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eRD14 Consortium: An integrated program for particle identification (PID) for a future Electron-Ion Collider (EIC) detector

The EIC PID consortium (eRD14) has been formed to develop an integrated program for particle identification (PID) for a future Electron-Ion Collider (EIC) detector, for which excellent particle identification is an essential requirement. For instance, identification of the hadrons in the final state is needed for understanding how different quark flavors contribute to the properties of hadrons, and reliable identification of the scattered electron is important for covering kinematics where pion backgrounds are large. The PID systems also have the greatest overall impact on the layout of the central detector, and put important constraints on the magnetic field. It is thus essential to conduct the relevant R&D at an early stage of the development of a complete EIC detector. In addition to providing solutions addressing the broader EIC requirements, the PID consortium has worked closely with BNL and JLab to ensure that the specific R&D projects are compatible with the detector concepts that are being pursued there.

To address the different requirement associated with the three different parts of the detector (ion-beam direction, electron-beam direction, and central region), the consortium is pursuing R&D on (and requesting funding for) three different technologies for imaging Cherenkov detectors: a dual-radiator (gas/aerogel) RICH for the hadron endcap, a high-performance DIRC for the barrel region, a modular aerogel RICH (mRICH) for the electron endcap (which could also be used in the hadron endcap in conjunction with a single-radiator gas RICH such as the one developed by eRD6). A 4π time-of-flight (TOF) coverage is also needed for PID in the momentum range below the Cherenkov threshold and for bunch identification (which is important for ring-ring colliders with a high repetition rate), for which the consortium has performed R&D on mRPC and MCP-PMT based TOF systems.

Central Barrel

Outgoing Hadron-Side Endcap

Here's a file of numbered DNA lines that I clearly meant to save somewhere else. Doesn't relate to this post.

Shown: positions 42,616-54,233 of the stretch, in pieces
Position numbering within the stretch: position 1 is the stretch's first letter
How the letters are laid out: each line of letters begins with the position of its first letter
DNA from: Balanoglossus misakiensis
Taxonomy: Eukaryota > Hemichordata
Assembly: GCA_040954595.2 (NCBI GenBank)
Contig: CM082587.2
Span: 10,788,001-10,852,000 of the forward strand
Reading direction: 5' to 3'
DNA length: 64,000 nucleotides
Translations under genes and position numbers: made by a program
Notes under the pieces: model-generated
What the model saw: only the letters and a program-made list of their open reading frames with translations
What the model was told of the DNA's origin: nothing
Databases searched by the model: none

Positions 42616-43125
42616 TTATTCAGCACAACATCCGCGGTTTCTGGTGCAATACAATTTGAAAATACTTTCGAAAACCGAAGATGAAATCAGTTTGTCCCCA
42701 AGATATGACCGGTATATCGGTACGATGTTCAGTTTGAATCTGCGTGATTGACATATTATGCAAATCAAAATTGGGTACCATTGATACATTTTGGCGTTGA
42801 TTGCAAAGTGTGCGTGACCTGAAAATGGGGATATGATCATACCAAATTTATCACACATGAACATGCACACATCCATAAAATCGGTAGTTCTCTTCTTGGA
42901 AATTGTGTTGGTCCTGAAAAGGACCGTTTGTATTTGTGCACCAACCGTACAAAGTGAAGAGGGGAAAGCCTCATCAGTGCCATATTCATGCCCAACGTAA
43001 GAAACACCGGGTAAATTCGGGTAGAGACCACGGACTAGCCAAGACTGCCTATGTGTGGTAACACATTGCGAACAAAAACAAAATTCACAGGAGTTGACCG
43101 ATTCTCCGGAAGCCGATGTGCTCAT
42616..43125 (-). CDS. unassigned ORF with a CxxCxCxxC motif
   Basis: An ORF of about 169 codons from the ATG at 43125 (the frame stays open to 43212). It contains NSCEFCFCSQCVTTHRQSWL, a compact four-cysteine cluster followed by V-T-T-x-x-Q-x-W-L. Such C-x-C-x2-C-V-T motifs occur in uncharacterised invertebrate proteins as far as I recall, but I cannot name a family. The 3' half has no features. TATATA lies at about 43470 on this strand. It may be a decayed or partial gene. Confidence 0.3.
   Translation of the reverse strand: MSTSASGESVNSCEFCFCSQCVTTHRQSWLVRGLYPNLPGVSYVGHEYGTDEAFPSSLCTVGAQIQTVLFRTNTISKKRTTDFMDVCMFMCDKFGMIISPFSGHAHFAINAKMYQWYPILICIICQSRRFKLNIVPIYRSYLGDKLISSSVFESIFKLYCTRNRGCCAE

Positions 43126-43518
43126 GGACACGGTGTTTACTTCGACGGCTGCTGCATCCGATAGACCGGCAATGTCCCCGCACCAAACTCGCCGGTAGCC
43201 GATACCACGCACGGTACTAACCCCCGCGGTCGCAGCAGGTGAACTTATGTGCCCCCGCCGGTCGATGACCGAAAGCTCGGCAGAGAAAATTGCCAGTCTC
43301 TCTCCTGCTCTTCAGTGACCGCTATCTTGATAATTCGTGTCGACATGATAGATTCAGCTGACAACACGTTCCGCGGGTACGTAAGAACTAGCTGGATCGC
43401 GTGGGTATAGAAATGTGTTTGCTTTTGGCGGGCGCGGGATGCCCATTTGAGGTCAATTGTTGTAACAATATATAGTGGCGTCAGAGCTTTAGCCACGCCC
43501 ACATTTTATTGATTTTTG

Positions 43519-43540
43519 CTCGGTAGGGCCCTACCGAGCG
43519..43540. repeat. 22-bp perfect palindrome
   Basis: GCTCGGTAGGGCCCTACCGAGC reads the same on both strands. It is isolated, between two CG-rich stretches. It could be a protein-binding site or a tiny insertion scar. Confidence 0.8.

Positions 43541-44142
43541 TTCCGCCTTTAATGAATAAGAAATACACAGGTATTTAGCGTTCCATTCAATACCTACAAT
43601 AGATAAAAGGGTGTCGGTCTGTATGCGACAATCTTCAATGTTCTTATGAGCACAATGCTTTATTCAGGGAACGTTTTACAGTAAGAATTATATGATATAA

The goal for this detector is to provide continuous ≥ 3σ hadron separation (π/K/p) from 2.5 to 50 GeV/c. The design uses outward-reflecting mirrors (similar to LHCb or HERMES) to extend the momentum coverage, in particular for the gas. A configuration with outward reflecting mirrors has the advantage of moving the focal-plane away from the beam and into the shadow of the barrel calorimeter, reducing backgrounds and requirements on the radiation hardness of the sensors, and allows light from the gas to reach the sensors without passing through the aerogel, which is a strong UV scatterer. The mirrors are divided into six sectors which greatly reduces the sensor area (Fig. 2.2.1) - which is the main cost driver for this type of detector. In fact, the total sensor area is determined essentially by the focal length of the mirror, which is the same for either inward or outward reflecting optics. In this study we benefited from the experience provided by several groups that have built similar devices in the past, and also by the CLAS12 RICH experience which is in progress.

Simulations were initially performed for a configuration using CF4 gas, for which the current layout is optimized, but the study showed that C2F6 is a better match for n=1.02 aerogel in that it provides continuous coverage (more than 3σ π/K separation: Fig 2.1.4) without having to use the gas as a threshold device.

Outgoing Electron-Side Endcap

Timing and Slow-Particle PID

Sensors and Electronics

eRD14 Reports

In this section, a collection of the eRD14 related documents which includes proposal, report, and presentation, are listed.




  • EIC R&D Proposal 2014

Prior 2014

eRD14 Presentations